Kissing may have come from mothers chewing food and forcing it into babies’ mouths.
Anthropologists can’t get to first base with the origin of kissing.
It may have been kiss feeding, where mothers feed infants with handy pre-chewed food.
Or cavemen may have been checking out eligible young cavewomen by smelling and tasting their saliva.
Then again, some anthropologists argue that kissing was learned.
Until the West passed on the pucker, tribes like the Somalis, the Lepcha people of Sikkim and Bolivia’s indigenous Sirionó didn’t kiss.
The Mehinaku of Brazil called kissing “gross” and asked why anyone would “share their dinner.”
Only about 90% of the world’s population kisses now.
Puckering Up (Politically)
In his 5th century BC Histories, Herodotus writes that the Persians greeted equals with a kiss on the mouth.
Men of lower status had to make do with a kiss on the cheek.
Meanwhile, the Egyptians refused to kiss the Greeks on the mouth at all.
The Greeks ate beef.
This was a big no-no for the Egyptians who believed the cow to be sacred.
The Romans were passionate about kissing.
They spread the smacker to most of Europe and parts of North Africa.
A Roman kiss wasn’t just a kiss.
There was the osculum, which was a kiss of friendship often delivered as a peck on the cheek.
There was the basium, a more erotic type of lips-to-lips kiss, and, finally, the savium.
This was the kiss of passion that later became known as the “French kiss.”
Kissing was so much a part of Roman culture that kissing laws were passed.
If a virgin girl were kissed with passion in public, she could demand to be awarded full marriage rights from the man.
There are about 298 colonies of bacteria in the mouth.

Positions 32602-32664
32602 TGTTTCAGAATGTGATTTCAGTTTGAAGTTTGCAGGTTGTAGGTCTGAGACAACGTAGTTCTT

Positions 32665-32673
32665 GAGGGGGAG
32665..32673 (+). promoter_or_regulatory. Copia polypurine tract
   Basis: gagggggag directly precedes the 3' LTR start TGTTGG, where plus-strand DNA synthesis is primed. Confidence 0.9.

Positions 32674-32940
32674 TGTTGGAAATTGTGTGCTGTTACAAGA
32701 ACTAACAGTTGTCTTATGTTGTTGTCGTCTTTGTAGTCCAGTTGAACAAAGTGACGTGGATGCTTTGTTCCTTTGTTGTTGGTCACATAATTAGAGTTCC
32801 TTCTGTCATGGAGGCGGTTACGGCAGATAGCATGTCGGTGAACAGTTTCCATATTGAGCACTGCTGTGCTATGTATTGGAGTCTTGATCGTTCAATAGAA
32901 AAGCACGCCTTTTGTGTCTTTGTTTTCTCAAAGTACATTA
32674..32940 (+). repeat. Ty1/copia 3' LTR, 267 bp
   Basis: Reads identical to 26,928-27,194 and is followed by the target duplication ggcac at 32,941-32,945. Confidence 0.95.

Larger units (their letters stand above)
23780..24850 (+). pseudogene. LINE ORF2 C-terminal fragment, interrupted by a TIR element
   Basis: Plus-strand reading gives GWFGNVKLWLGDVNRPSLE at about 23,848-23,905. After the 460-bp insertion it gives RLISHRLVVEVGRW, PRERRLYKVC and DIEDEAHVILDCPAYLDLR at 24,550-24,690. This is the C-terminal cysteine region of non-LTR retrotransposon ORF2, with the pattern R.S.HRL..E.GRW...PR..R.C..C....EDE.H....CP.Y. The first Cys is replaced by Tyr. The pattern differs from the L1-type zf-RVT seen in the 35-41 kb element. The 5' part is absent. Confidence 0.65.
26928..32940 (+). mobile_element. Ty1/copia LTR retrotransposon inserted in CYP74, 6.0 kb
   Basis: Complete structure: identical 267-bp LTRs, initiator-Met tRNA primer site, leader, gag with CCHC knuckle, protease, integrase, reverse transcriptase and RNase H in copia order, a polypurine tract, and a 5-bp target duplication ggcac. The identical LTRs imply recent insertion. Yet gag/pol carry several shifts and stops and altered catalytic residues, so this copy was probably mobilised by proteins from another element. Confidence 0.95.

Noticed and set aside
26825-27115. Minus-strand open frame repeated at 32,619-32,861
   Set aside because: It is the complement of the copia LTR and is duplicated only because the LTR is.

No wonder the Himalayans don’t kiss on the mouth or exchange saliva at all.
In a few cultures like Africa and the Sudan, where they believe the mouth is the portal to the soul.
You would avoid it too if you thought a kiss might invite in death or steal your spirit.
Mothers from the Manchu ethnic group used to show affection for their children by performing fellatio on male babies.
This was not considered a sexual act, while the Manchu regarded public kissing with revulsion!
Throughout the Middle Ages, kisses put you in your place.
A king’s subjects would kiss his ring and robe, his hands, or even the ground before him.
Basically, the further you landed from the lips, the lower the status.
As many didn’t know how to read and write, a kiss was also used to seal contracts.
People drew an “X” for their name on the document and kissed it to make it legal.
That’s the romantic origin of the X put on Valentines or letters to symbolize a kiss.
Wondering how many types of kisses are there today?
German neuroscientist Onur Güntürkün spent two years watching people kissing.
He recorded 124 “scientifically valid kisses.”
For lots more on the story of smooching, check out this fascinating book by Andrea Demirjian.